The Apollo community is a diverse community who all share a common belief – that the human body is powerful and we have the capacity to heal. We'll highlight powerful stories from Apollo users and their causes through a series of member features.
T.S. Jones is a retired Marine Corps Major General and founder and Executive Director of Outdoor Odyssey, a leadership and mentoring program through a unique wilderness experience. After serving in the U.S. Marine Corps for over four decades, Jones has been dedicating his energy to create a team-building experience based on the principles and ideals garnered in the Marine Corps. He’s always searching for healing modalities, particularly for veterans and troubled youth, which led him to find Apollo Neuro. Read on to learn more.
Tell us about yourself. How’d you get where you are now?
As a troubled youth, I was engaged by a mentor, responsible for leading me to college where I made a commitment to graduate. The death of a friend in Viet Nam who had left college to join the Marines, inspired me to likewise join the Marine Corps upon graduation. By virtue of being a college graduate, I became an infantry officer, spending time in Viet Nam as a platoon commander. Upon my return from Viet Nam, I was confident that I would leave the Corps after my initial obligation; however, experiences led me to a three-decade plus adventure that I wouldn’t change for anything in life.
Experiencing no shortage of high adventure, team bonding and dynamic leadership, I vowed early on in my Marine Corps career to create a leadership academy upon my retirement from the Corps to help children in need succeed in school, thereby increasing their ability to succeed in life.
What was the process of actually starting a leadership academy?
My Marine Corps career could only be categorized as an experience in personal and professional growth through adventure, so Outdoor Odyssey became a nonprofit to provide inspirational leadership through mentoring focused on building young leaders who would gain leadership experience the only way possible: by leading others. These young leaders are themselves mentored by community leaders. I spent my entire career as an infantryman, blessed with countless experiences of high adventure, enabling me to take these experiences and package them for children of all ages.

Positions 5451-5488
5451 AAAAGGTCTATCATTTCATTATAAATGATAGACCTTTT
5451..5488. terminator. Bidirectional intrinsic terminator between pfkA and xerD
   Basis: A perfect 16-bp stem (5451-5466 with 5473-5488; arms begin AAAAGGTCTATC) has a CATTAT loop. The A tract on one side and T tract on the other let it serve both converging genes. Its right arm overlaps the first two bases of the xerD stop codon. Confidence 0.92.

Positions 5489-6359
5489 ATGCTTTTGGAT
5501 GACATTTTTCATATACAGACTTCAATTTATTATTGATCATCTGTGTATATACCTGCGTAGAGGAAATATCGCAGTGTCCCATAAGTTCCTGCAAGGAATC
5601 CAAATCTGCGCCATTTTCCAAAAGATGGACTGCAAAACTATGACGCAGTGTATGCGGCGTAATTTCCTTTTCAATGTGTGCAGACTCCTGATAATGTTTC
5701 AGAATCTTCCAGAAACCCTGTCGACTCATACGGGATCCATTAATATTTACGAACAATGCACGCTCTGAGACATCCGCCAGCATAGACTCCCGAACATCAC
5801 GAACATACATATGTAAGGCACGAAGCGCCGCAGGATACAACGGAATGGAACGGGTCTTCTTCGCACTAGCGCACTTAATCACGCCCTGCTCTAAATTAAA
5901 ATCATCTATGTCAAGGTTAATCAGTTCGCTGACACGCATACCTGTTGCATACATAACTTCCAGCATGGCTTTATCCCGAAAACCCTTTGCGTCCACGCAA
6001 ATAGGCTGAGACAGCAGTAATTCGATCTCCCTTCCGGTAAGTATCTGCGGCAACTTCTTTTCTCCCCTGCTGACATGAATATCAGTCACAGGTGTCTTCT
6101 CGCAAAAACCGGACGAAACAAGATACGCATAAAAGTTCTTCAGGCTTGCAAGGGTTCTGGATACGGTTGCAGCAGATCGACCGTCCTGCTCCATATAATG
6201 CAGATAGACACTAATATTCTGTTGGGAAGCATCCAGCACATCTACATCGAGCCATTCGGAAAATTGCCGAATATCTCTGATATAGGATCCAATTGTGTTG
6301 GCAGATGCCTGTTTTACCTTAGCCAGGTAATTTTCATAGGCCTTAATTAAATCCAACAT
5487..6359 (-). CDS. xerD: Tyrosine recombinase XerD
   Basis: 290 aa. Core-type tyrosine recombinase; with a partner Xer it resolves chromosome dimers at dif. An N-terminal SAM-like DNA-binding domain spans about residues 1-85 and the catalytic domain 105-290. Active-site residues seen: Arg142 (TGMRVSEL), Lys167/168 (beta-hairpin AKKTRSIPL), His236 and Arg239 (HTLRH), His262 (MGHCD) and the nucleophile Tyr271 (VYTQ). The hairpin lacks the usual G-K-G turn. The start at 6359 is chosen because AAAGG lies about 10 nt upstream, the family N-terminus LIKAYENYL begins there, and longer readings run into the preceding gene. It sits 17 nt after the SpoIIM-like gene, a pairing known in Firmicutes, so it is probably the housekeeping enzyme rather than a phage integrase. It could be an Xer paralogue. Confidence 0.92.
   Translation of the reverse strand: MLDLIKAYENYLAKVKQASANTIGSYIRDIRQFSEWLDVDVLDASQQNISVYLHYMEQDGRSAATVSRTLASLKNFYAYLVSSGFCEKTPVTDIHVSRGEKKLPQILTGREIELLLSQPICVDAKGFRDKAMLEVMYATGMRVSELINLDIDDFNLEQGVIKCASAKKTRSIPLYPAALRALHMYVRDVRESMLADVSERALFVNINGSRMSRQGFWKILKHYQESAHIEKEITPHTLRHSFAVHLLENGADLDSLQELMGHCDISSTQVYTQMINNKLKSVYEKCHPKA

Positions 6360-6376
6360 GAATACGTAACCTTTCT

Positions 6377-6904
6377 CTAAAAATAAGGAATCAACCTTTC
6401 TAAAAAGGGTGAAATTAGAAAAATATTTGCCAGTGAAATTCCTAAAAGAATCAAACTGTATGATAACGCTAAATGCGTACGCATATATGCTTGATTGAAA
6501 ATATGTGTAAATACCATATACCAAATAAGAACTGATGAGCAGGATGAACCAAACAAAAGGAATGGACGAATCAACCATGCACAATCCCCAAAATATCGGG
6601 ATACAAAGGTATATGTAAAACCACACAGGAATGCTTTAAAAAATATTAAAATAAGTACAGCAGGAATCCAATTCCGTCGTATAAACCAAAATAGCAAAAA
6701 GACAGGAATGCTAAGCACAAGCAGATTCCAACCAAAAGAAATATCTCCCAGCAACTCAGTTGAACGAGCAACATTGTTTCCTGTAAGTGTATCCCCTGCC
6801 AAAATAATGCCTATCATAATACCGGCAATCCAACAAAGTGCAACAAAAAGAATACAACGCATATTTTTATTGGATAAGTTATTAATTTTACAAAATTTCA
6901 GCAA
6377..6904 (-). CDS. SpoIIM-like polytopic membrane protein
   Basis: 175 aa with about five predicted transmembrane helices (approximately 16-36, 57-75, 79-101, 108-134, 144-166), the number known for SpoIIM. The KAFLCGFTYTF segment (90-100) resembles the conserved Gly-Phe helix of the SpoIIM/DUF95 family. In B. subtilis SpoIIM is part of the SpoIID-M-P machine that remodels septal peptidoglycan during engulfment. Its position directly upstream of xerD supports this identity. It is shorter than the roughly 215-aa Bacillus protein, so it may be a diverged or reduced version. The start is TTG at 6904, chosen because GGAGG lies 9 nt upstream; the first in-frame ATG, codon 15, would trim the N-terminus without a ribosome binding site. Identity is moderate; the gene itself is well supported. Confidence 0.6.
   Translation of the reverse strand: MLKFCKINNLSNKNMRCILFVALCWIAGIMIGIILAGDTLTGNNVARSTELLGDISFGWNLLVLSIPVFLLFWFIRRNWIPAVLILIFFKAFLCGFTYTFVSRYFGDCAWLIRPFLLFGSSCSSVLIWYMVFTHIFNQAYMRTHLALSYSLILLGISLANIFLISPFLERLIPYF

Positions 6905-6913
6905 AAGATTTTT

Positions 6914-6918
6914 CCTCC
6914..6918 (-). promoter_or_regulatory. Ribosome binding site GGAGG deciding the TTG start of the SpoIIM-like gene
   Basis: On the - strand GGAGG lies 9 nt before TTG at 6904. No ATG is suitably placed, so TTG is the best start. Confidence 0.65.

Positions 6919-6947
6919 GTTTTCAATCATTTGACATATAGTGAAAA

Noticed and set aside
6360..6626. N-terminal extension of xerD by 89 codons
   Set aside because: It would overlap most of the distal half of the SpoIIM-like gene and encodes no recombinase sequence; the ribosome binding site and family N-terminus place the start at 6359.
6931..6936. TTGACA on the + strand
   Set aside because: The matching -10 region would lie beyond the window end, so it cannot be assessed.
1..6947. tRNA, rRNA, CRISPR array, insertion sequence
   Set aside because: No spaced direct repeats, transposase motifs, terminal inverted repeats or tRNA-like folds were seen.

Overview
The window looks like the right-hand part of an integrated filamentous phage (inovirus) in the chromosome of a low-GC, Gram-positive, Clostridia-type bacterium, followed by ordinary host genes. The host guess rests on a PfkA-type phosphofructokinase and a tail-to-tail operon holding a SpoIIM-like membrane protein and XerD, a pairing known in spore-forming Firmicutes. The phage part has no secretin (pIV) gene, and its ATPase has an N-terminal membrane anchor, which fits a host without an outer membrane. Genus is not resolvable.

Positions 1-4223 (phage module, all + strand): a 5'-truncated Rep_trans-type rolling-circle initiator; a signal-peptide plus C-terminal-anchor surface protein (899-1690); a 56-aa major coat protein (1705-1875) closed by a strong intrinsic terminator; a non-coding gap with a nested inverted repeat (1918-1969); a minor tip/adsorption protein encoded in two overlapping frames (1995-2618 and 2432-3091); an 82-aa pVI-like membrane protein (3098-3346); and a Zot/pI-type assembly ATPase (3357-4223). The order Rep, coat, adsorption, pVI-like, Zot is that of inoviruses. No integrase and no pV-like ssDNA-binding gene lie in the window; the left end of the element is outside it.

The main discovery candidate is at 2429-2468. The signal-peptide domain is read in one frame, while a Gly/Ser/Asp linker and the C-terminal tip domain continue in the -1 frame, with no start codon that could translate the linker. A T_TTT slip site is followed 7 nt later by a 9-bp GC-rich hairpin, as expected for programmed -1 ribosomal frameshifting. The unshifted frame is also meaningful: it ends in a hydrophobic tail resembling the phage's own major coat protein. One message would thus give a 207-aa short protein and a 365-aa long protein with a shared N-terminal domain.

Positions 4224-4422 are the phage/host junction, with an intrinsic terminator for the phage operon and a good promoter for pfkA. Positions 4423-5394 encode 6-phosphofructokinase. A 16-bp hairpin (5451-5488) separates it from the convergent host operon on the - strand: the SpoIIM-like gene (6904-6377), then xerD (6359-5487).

It seems like Outdoor Odyssey is just one of the hats that you wear to stay busy.
Outdoor Odyssey became a long-held dream of my afterlife upon leaving the Corps. While I never anticipated conducting sessions for wounded warriors, that too became a rather natural evolution based on my career as a Marine. Moreover, upon my retirement, in addition to my voluntary role as Executive Director of Outdoor Odyssey, I agreed to become an Adjunct Staff member at the Institute for Defense Analyses (IDA), placing me in an active role for ongoing projects regarding combat operations in Iraq and Afghanistan.
Additionally, upon retirement I became a Board Member for the Semper Fi Fund, easily the most successful nonprofit in working with warriors and their families. My work with Outdoor Odyssey, led to the creation of Semper Fi Odyssey for wounded, ill and injured Marines, and the experiences of the sessions with warriors inspired me to recruit renown mental health professionals that eventually led me to conduct two major studies under the aegis of IDA and for the DoD regarding mental health. These two studies undoubtedly led me to reshape Semper Fi Odyssey from what one might categorize as a transition course to one that focused with laser-like intensity on mental fitness, with an emphasis on mental health injuries and illnesses.
What lessons do you pull from your experience as Major General in the Marine Corps?
My Marine Corps experiences provided me a foundation for creating leadership development, team building and mentoring for children. After initial success, I expanded to provide similar experiences for various educational institutions/groups that would provide revenue to support youth in need that were NOT charged for the year-long mentoring services.